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Brett Biddington

Adjunct Professor, School of Computer and Security Science, Edith Cowan University

Brett Biddington is a consultant to government and the private sector. He provides advice on space matters and has more general interests in community resilience and risk management, notably in the electronic information and cyber security domains. He also addresses broader questions of leadership, strategy, culture, and organisational design against backgrounds of uncertainty and change.

Between 2002 and 2009 Brett was a member of Cisco Systems’ global space team which was responsible for developing the Internet Router In Space (IRIS) program which saw a software router launched on a commercial satellite in November 2009.

Brett chairs the Space Industry Association of Australia. He also sits on several boards and advisory committees including:

- Space Industry Innovation Council (Member)
- Kokoda Foundation (Director)
- Giant Magellan Telescope Project Oversight Committee (Member)
- Advisory Board of the Institute for Telecommunications Research at the University of South Australia (Member)
- DefenceSA Space Advisory Group (Member)

He is an Adjunct Professor in the School of Computer and Security Science at Edith Cowan University in Perth, Western Australia. Brett is also completing a PhD with the Australian Centre for Astrobiology under the supervision of Professor Malcolm Walter.

From 2004 until recently, Brett was closely associated with the Square Kilometre Array radio telescope project and with the governance of Australia's current suite of radio telescopes. He has also been involved in Australia's commitment to astronomy in Antarctica.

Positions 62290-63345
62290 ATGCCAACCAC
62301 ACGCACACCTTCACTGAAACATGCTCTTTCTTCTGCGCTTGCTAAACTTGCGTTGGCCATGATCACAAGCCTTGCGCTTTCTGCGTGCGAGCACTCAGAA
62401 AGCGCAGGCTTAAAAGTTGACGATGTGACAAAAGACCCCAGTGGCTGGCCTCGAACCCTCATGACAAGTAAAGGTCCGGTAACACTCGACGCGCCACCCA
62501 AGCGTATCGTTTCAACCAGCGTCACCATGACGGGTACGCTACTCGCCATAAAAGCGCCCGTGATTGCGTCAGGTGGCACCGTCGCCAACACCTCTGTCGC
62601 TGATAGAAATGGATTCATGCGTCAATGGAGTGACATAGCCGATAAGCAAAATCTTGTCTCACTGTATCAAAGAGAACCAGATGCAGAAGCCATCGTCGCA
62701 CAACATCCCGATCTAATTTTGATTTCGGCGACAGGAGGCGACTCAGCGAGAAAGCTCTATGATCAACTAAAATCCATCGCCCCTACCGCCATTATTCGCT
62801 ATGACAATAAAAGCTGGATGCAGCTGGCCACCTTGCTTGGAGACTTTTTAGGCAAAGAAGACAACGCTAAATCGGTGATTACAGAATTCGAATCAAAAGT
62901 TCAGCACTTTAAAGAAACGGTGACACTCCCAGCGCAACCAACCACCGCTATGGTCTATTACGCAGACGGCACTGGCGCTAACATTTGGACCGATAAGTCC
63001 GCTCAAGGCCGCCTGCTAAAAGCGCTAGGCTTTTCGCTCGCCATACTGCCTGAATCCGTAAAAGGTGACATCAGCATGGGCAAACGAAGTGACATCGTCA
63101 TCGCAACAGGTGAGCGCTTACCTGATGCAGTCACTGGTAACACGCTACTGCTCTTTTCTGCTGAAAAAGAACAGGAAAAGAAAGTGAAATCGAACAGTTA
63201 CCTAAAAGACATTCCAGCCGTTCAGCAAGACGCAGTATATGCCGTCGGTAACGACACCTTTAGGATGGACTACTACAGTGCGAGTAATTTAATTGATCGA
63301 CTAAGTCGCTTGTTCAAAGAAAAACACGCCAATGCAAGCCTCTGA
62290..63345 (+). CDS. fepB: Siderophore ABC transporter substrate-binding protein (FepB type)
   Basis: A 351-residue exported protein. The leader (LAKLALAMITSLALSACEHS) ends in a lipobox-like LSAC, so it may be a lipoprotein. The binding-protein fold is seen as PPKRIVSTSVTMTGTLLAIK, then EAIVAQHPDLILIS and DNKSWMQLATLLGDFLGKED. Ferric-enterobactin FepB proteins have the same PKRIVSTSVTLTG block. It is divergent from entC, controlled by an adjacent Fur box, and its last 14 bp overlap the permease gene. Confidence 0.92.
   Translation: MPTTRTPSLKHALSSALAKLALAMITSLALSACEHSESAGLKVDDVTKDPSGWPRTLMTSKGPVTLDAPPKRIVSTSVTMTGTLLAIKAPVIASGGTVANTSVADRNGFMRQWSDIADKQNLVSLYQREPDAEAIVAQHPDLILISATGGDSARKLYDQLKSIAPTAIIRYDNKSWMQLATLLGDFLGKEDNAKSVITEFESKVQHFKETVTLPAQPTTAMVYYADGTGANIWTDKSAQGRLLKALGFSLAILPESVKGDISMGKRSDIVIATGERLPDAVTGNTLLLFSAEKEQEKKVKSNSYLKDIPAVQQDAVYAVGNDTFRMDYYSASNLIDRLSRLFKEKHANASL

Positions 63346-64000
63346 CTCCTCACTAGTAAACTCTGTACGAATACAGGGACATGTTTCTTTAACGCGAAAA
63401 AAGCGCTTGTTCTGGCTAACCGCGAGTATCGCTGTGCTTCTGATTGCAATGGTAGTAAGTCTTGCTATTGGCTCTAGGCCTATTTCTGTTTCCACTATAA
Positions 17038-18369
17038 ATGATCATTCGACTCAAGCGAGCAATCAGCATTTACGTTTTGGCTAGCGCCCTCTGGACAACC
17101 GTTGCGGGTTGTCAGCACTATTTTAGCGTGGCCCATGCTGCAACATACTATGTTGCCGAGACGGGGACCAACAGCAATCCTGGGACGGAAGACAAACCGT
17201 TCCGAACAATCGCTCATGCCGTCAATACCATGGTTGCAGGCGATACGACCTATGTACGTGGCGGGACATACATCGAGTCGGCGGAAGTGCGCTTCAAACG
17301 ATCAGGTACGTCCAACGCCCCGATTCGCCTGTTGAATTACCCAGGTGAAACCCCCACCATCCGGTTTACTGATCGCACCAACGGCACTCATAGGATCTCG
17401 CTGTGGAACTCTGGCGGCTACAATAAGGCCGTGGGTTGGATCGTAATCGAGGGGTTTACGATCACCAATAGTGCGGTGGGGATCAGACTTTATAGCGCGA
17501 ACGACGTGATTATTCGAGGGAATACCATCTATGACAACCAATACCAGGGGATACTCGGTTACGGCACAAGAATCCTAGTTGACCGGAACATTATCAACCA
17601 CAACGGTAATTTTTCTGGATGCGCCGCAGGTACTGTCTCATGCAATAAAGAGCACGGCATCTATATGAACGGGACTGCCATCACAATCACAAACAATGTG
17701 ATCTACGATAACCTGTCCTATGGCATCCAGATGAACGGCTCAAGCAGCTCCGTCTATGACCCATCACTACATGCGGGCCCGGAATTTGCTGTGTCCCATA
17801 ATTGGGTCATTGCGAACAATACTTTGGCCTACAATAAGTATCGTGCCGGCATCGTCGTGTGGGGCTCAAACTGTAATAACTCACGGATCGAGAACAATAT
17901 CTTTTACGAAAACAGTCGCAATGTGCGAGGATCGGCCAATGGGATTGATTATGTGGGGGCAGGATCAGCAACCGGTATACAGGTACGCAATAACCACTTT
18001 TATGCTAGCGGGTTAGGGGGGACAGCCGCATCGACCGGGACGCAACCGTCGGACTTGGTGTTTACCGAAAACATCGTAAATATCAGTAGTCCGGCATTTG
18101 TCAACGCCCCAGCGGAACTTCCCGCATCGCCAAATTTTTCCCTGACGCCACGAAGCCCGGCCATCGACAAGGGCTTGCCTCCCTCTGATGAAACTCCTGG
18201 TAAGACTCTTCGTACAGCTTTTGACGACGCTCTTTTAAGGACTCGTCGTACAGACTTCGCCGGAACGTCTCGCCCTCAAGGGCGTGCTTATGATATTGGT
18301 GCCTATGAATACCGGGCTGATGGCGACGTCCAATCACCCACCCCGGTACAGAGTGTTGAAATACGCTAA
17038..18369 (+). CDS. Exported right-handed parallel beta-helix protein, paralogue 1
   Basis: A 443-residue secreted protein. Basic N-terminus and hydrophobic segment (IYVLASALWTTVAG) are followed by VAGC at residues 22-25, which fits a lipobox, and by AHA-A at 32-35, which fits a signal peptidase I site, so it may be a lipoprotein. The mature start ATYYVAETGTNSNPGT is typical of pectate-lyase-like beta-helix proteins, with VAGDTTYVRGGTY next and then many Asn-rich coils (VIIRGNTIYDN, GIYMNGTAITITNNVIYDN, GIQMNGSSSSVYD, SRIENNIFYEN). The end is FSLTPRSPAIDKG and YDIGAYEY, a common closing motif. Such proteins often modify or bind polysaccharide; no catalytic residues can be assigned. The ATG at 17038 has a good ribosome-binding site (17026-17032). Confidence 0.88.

In 2002 Brett left the Royal Australian Air Force (RAAF) on completion of almost 23 years of service. He was an intelligence and security specialist before moving into the capability development arena where he sponsored a wide range of command and control, intelligence, surveillance, reconnaissance and electronic warfare projects. These included the Jindalee Over the Horizon Radar project and a number of classified and unclassified space initiatives. He also sponsored a substantial portfolio of research within the Defence Science and Technology Organisation.

He has written two reports (2008, 2010) about Australia’s space activities for the Kokoda Foundation.
Brett holds a BA(Hons) degree, majoring in politics. He was a member of the Australian Diplomatic Service and a lecturer in politics and public administration at the Canberra College of Advanced Education before joining the RAAF.


  • –present
    Adjunct Professor, School of Computer Security Science, Edith Cowan University
  • –present
    PhD Candidate, Australian Centre for Astrobiology, University of New South Wales


    University of New South Wales, PhD/Astrobiology (ongoing)